My concern is that BDAG adds a whole range of meaning that does not appear elsewhere.

    Considérez, frères, que parmi vous qui avez été appelés il n’y a ni beaucoup de sages selon la chair, ni beaucoup de puissants, ni beaucoup de nobles.

    This says, “Consider that among you who were called there are not many wise according to the flesh. …”

    The meaning of “condition” or “state” which turns up in 1 Cor. 7:20 does not appear here.

  15. September 19, 2011 10:45 pm

    I’m not sure I agree Suzanne — even though it seems strange in English to be “called to mediocrity”, it is what is implied by the subsequent verses 1:27-28 — God chose the foolish, weak, base, and despised and God chose to make them foolish, weak, base, and despised.

  16. Suzanne McCarthy permalink*
    September 19, 2011 11:15 pm

    Theo,

    I would be interested in knowing if there were any translation at all that implied that people were called to mediocrity, rather than living a mediocre life when they were called.

  17. September 19, 2011 11:35 pm

    Most of the Tyndale family translations preserve the pun — with it being especially clear in the NRSV:

    Tyndale: Brethren loke on youre callinge / how that not many wyse men after the flesshe / not many myghty / not many of hye degre are called: but God hath chosen the folysshe thinges of the worlde / to confounde the wyse.

    The Geneva includes this long note of explanation: “A confirmation taken of those thinges which came to passe at Corinth, where the Church especially consisted of the basest and common people, in so much that the philosophers of Greece were driuen to shame, when they saw that they could do nothing with their wisedome and eloquence, in comparison of the Apostles, whome notwithstanding they called Idiots and vnlearned. And herewithall doeth he beate downe their pride: for God did not preferre them before those noble and wise men because they shoulde be proude, but that they might bee costrained euen whether they willed or not, to reioyce in the Lorde, by whose mercie, although they were the most abiects of all, they had obteined in Christ, both this wisedome, and all thinges necessary to saluation. ”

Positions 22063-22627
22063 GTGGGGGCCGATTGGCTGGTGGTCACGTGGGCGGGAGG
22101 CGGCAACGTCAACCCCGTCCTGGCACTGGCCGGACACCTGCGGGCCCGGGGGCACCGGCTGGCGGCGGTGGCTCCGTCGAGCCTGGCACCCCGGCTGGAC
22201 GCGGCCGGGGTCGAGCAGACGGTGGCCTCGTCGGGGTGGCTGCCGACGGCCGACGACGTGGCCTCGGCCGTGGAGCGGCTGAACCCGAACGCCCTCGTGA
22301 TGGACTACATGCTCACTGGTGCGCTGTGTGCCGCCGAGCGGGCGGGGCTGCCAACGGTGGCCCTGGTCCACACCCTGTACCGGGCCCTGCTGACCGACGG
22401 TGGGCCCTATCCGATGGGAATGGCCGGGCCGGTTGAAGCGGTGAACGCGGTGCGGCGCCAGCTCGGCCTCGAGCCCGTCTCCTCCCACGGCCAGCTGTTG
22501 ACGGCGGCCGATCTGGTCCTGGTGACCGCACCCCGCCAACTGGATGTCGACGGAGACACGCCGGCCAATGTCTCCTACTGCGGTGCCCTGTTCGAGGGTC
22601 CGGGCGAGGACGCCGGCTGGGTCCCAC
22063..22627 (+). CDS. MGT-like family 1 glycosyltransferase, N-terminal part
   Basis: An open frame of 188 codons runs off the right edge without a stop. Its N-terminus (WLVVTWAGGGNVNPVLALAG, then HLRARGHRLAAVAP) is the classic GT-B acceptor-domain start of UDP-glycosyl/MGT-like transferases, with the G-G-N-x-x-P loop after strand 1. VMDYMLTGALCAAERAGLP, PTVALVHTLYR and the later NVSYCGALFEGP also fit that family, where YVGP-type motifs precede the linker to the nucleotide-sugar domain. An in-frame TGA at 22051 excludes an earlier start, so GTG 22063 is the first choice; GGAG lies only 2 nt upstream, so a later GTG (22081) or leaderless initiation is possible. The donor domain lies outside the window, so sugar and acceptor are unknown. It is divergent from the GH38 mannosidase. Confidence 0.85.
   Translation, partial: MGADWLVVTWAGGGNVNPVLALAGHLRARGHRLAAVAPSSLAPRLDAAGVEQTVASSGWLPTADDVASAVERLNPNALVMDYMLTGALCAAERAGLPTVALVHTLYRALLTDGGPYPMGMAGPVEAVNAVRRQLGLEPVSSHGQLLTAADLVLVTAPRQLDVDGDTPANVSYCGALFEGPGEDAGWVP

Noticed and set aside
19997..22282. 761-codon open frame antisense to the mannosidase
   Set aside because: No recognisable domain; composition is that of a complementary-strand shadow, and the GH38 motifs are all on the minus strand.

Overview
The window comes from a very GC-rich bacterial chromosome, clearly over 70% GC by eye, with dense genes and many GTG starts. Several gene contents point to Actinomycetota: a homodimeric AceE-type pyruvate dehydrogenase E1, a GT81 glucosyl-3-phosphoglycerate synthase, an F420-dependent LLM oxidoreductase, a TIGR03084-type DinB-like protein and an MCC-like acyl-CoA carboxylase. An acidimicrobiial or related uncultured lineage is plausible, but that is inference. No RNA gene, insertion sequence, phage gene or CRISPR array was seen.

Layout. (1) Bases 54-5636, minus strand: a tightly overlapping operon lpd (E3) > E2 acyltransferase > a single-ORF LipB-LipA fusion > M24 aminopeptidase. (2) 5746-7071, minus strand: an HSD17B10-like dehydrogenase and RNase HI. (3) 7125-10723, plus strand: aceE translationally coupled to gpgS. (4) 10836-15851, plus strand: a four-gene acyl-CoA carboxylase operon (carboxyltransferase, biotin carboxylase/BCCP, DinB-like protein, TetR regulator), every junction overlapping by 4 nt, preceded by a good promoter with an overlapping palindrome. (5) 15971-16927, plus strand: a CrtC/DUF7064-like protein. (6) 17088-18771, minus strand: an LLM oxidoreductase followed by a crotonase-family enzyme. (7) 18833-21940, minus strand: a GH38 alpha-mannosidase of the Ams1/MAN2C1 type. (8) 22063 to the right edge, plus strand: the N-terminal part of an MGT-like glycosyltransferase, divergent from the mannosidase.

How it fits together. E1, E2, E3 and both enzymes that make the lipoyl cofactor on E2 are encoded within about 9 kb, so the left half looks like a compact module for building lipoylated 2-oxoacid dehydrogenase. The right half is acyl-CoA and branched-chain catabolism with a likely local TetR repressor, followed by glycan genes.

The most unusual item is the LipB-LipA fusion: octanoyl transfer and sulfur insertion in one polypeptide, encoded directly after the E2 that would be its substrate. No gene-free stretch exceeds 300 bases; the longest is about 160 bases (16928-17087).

KJV: For ye see your calling, brethren, how that not many wise men after the flesh, not many mighty, not many noble are called.

    NRSV: Consider your own call, brothers and sisters [Gk brothers]: not many of you were wise by human standards [Gk according to the flesh], not many were powerful, not many were of noble birth.

  18. September 19, 2011 11:58 pm

    Actually, look at paragraph 5 of Bartchy’s paper for a long list of translations that prefer “condition”, “state”, or similar terms.

  19. September 20, 2011 12:10 am

    Or, look at Gordon Fee’s commentary: “Paul wants them to live out their Christian life (i.e., their ‘calling’ to Christ) in the situation (‘calling’) where they were when God called them to Christ. The emphasis is on both, that they can be Christians in whatever situation God called them, and therefore that they do not need to change situations—precisely because they are in Christ. Let their ‘calling’ (becoming believers) sanctify the setting of their calling.”

    I’m not saying that Fee is right, just that there are written translations/commentaries that do translate the term as a pun.

  20. Suzanne McCarthy permalink*
    September 20, 2011 12:12 am

    Yes, Godon Fee does seem to think that κλῆσις has this double meaning. However, I am not convinced that it does.

  21. September 20, 2011 7:09 am

    Paul, writing from his state and condition of being a prisoner maybe literally in chains, tells his protégé Timothy not to be ashamed of that, because the calling transcends and precedes this situation:

    τοῦ σώσαντος ἡμᾶς καὶ καλέσαντος κλήσει ἁγίᾳ, οὐ κατὰ τὰ ἔργα ἡμῶν, ἀλλὰ κατὰ ἰδίαν πρόθεσιν καὶ χάριν τὴν δοθεῖσαν ἡμῖν ἐν χριστῷ Ἰησοῦ πρὸ χρόνων αἰωνίων

    Is this a different and a more qualified (i.e., a sanctified) and a less ambiguous “calling”?

    der uns hat selig gemacht und berufen mit einem heiligen Ruf

    par la puissance de Dieu qui nous a sauvés, et nous a adressé une sainte vocation

    He has saved us and called us to a holy life

    qui nos liberavit et vocavit vocatione sancta

    2 Tim 1:9 (Luther, Segond, NIV, Vulgate)

  22. September 20, 2011 7:54 am

    Does Chrysostom only muddy the waters of possible ambiguity?

    μή σοι μελέτω. Ταῦτα εἰς τὴν πίστιν οὐδὲν συντελεῖ, (5)
    φησί· μὴ τοίνυν φιλονείκει μηδὲ θορυβοῦ· ἡ γὰρ πίστις
    πάντα ἐξέβαλε ταῦτα. Ἕκαστος ἐν τῇ κλήσει
    ᾗ ἐκλήθη, ἐν ταύτῃ μενέτω.
    Γυναῖκα ἔχων ἄπιστον
    ἐκλήθης; μένε ἔχων· μὴ διὰ τὴν πίστιν ἐκβάλῃς τὴν
    γυναῖκα. Δοῦλος ὢν ἐκλήθης; μή σοι μελέτω· μένε (10)
    δουλεύων. Ἀκρόβυστος ὢν ἐκλήθης; μένε ἀκρόβυστος.
    Ἐμπερίτομος ὢν ἐπίστευσας; μένε ἐμπερίτομος.
    Τοῦτο γάρ ἐστιν, Ἑκάστῳ ὡς ἐμέρισεν ὁ Θεός.
    Ταῦτα γὰρ οὐκ ἔστι κωλύματα εἰς εὐσέβειαν. Σὺ δοῦλος
    ὢν ἐκλήθης, ἄλλος γυναῖκα ἔχων ἄπιστον, ἄλλος (15)
    περιτετμημένος.

  23. Suzanne McCarthy permalink*
    September 20, 2011 10:25 am

    I think there is a difference between staying in the condition in which one was called, and considering that condition to be a “calling” in itself.

  24. September 20, 2011 12:55 pm

    There is certainly a difference. But the question is not what we think, but (a) what the writer of 1 Corinthians thought; and (b) the reception history. There is a difference between a labor action and missing the ball in baseball, even though we call both a “strike” in English and can thus make a pun.

    Checking another commentary to 1:26, this time Anthony Thiselton’s, I see: